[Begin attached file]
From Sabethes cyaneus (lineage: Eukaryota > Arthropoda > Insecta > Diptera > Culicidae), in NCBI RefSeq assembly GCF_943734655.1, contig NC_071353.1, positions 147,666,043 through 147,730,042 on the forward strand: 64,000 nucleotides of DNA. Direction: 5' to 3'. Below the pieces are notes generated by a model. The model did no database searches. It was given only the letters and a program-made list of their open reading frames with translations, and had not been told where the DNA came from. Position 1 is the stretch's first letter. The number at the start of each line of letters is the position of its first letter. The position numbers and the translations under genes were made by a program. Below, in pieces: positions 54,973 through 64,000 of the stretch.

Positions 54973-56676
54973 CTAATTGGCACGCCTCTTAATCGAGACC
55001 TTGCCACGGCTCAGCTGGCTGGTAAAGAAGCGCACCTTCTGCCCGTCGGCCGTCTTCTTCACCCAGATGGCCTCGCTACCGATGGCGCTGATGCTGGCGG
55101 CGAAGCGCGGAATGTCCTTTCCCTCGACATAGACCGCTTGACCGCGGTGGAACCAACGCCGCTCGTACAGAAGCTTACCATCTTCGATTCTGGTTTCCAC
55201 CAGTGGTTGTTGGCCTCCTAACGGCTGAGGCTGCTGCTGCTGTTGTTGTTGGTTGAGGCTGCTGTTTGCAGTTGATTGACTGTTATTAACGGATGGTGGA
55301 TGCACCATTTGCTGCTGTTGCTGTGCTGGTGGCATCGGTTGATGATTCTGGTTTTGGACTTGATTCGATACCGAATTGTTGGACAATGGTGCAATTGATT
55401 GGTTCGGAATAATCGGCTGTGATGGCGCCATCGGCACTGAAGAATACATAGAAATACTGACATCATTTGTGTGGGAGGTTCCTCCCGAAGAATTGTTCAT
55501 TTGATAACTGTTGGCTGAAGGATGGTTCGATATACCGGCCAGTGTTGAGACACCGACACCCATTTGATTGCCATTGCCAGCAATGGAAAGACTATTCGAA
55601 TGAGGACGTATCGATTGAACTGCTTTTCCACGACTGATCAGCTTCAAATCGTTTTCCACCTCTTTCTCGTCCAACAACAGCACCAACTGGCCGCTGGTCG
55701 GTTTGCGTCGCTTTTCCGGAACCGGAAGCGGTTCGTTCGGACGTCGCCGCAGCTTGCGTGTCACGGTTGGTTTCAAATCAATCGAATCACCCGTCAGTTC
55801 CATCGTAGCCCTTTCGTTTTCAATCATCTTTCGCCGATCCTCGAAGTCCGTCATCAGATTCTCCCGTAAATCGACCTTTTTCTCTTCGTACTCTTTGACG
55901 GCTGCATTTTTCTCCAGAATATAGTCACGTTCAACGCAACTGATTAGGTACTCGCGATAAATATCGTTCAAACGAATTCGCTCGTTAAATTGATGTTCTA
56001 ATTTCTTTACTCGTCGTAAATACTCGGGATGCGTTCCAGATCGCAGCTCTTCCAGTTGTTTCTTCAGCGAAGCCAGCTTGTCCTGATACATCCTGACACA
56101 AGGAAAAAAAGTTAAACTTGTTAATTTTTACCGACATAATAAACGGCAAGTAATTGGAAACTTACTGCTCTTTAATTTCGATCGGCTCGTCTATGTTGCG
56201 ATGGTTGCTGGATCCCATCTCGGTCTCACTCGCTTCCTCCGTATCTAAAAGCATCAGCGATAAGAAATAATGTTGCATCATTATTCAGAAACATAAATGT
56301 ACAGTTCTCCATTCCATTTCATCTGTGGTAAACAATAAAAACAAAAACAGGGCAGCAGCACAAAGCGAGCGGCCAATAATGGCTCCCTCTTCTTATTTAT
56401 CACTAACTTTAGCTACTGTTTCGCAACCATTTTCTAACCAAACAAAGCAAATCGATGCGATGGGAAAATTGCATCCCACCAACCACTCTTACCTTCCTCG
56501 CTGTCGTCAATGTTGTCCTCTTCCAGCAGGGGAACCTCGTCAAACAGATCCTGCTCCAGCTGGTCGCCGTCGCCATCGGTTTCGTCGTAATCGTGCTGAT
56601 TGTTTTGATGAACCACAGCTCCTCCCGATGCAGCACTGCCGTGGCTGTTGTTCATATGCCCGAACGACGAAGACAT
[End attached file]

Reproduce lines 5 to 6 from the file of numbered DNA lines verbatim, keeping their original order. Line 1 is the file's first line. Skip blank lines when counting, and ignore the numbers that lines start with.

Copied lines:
55101 CGAAGCGCGGAATGTCCTTTCCCTCGACATAGACCGCTTGACCGCGGTGGAACCAACGCCGCTCGTACAGAAGCTTACCATCTTCGATTCTGGTTTCCAC
55201 CAGTGGTTGTTGGCCTCCTAACGGCTGAGGCTGCTGCTGCTGTTGTTGTTGGTTGAGGCTGCTGTTTGCAGTTGATTGACTGTTATTAACGGATGGTGGA